Warner Bros. Pictures
Release Date: July 24, 2009
Cast: Vera Farmiga, Peter Sarsgaard, Isabelle Fuhrman
By Sean Chavel
If you think that spotting an evil kid in an evil kid movie is commonly far too obvious then check out "Orphan" and you will see… that it is a better and more inspired casting job than usual. As the ads suggest, there’s something wrong with Esther. She’s played by Isabelle Fuhrman who manages to make a Russian accent not just slyly deceptive – you pick up defensive spurn in her voice – but downright spooky. What are good-natured WASPs doing adopting this 9-year old child?
When things start to go wrong, and things do go very wrong, the off guard parents (played by Peter Sarsgaard and Vera Farmiga) are of course going to reach the point where they start probing from where Esther came from (a good Russian doctor makes an entrance in due time). But the hook of the movie is that dad doesn’t get it, and mom is all too knowing that Esther is mean and cruel, two-faced and duplicitous, scheming and conspiring, and perhaps has a fixated Oedipus Complex. Sensibly parceled character development reveals that mom and dad have pained resentment issues with each other and become torn over the guardianship of Esther. They also have a teenage son and a young deaf daughter, the two of them with split feelings over their new stepsister.
Family discussions begin diplomatically before they degenerate into parties taking sides. None of this would work if it wasn’t for the top-class performances by Sarsgaard and Farmiga who put in as much hard effort in this horror mystery as they would for a seasoned director of a high-profile film. Casting Sarsgaard (he was stellar in such films as “Boys Don’t Cry” and “The Center of the World”) could be a stroke of genius – he seems gently easy to tip over and yet he has an unassuming durability that keeps command of his household. But it is really Farmiga (“The Departed”) who is the shrewd and practical strength of the film, believably plucking away at her evil adopted child’s falseness and going into obligatory Mommy Hero mode.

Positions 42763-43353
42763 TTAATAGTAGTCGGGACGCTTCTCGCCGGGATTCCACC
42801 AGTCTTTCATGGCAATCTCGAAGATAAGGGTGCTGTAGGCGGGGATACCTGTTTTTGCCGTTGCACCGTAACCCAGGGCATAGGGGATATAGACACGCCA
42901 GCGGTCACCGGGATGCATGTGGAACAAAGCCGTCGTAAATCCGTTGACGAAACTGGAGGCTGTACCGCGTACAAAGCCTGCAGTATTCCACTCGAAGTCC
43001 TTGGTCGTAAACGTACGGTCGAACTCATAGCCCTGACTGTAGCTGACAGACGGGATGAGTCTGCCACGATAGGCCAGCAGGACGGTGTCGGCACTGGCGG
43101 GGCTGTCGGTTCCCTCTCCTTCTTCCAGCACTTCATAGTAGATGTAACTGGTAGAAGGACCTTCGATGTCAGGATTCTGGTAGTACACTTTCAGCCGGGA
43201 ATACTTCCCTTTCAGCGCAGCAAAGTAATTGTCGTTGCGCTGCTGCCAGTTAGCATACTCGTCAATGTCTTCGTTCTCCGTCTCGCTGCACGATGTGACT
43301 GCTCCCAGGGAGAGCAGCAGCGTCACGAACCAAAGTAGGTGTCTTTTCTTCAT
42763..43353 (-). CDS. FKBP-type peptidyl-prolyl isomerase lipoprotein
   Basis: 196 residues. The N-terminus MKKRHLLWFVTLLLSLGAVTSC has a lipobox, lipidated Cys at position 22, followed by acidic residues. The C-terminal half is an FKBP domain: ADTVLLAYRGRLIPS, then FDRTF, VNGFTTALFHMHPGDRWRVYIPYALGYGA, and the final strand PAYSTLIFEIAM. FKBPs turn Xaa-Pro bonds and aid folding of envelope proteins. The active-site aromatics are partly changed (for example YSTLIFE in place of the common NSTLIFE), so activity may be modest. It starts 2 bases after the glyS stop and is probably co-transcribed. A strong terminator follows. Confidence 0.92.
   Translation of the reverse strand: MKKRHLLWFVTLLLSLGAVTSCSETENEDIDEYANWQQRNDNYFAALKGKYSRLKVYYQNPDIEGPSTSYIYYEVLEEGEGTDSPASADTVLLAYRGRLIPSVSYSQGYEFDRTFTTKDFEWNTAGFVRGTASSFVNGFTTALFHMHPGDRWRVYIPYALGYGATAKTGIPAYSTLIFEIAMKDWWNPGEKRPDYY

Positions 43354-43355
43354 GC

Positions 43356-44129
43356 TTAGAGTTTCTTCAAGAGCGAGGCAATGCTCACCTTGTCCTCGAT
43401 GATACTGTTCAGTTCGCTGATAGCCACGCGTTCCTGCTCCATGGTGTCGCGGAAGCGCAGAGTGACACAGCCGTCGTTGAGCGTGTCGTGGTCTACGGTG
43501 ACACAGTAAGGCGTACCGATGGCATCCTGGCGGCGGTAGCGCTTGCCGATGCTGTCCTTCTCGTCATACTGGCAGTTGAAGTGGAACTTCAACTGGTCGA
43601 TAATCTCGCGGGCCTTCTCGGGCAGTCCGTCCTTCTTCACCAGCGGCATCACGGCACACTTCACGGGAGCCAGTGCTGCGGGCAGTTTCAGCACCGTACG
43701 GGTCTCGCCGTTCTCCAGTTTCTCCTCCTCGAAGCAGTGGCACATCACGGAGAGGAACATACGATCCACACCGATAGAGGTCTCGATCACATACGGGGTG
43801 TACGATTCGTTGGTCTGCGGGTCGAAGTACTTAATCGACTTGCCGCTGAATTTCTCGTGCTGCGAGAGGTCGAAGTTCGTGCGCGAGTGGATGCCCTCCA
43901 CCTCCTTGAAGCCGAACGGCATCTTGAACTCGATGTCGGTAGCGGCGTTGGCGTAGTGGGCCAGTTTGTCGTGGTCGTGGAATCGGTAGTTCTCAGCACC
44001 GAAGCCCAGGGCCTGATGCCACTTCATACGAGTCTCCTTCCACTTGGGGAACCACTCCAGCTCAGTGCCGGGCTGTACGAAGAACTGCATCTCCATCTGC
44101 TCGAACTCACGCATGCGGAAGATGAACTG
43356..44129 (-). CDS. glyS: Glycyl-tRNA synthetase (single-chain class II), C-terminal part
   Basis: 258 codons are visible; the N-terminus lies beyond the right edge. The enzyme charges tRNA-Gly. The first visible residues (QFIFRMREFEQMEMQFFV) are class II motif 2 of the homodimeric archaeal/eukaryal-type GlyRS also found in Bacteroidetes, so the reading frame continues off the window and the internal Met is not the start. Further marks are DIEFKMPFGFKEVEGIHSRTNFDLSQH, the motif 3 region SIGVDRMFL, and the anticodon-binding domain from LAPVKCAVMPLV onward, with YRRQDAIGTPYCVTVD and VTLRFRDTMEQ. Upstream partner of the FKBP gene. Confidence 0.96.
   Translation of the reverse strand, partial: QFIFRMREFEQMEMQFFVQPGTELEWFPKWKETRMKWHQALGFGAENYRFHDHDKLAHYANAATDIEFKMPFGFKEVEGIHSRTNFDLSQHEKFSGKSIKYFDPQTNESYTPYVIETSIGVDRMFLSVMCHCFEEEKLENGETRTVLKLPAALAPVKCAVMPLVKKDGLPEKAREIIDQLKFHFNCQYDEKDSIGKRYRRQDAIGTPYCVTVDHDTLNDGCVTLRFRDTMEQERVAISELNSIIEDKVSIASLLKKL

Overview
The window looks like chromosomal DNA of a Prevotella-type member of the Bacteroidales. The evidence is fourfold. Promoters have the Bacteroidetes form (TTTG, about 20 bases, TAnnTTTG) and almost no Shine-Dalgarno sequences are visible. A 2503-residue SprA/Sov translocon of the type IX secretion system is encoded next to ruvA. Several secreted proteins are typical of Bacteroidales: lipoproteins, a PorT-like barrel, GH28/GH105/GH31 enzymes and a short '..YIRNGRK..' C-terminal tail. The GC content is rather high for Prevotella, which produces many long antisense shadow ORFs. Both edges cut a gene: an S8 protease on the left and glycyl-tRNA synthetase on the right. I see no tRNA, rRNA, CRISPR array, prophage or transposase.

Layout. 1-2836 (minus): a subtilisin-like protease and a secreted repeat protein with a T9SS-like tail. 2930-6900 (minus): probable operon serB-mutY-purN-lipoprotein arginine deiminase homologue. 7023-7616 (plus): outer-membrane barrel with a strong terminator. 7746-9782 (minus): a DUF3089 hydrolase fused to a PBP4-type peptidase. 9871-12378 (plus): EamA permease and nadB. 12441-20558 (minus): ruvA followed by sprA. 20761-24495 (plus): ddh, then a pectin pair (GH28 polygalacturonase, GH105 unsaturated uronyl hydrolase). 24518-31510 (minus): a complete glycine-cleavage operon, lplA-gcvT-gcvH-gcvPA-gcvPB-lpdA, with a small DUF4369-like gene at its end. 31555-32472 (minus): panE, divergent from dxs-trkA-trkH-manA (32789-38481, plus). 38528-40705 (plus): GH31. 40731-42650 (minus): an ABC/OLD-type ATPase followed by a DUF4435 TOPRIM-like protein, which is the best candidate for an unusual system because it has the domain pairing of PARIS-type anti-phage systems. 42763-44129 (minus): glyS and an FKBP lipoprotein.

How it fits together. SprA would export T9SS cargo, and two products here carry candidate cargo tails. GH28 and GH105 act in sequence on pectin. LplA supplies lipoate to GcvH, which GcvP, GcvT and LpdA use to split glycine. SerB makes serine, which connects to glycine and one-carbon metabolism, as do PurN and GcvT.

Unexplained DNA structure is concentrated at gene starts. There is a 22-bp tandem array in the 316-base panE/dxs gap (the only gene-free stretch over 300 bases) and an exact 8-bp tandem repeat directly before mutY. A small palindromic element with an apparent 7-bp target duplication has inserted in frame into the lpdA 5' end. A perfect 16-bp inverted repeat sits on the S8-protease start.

Evil kid movies go as far back as 1956’s awful “The Bad Seed” (don’t believe the TV guide reviews that say it’s a genre classic), and was further popularized by “The Omen” and its sequels, as well as its spawn imitators. “Orphan” follows the same conventional rules as those movies – that’s a nice way of saying clichés – but what makes this one a much better film is its wickedly deft and sly humor. The exceptional direction is by Jaume Collet-Serra who takes maximum advantage of his wintery locations that he uses to evoke cold shivery dread. Look at his previous credit and you will see that Collet-Serra directed “House of Wax.” What can I say? He improved.
Humorless moviegoers will shout out the movie’s plot-layering ridiculousness, but what they might not get is that “Orphan” has an incredibly sneaky time going gleefully over-the-top with a wallop of a conclusion – you might find yourself choking on your own laughter. The movie is certainly too long, but your attention is held. The photography is consistently sharp and enthralling. The actors are beguiling and interesting. And the director keeps you peering along in the background and in the sides of frames for clues and circumspect details. That’s 123-minutes of guilty pleasure fun. Even the borrowed end credits design from “Seven” is guilty pleasure fun.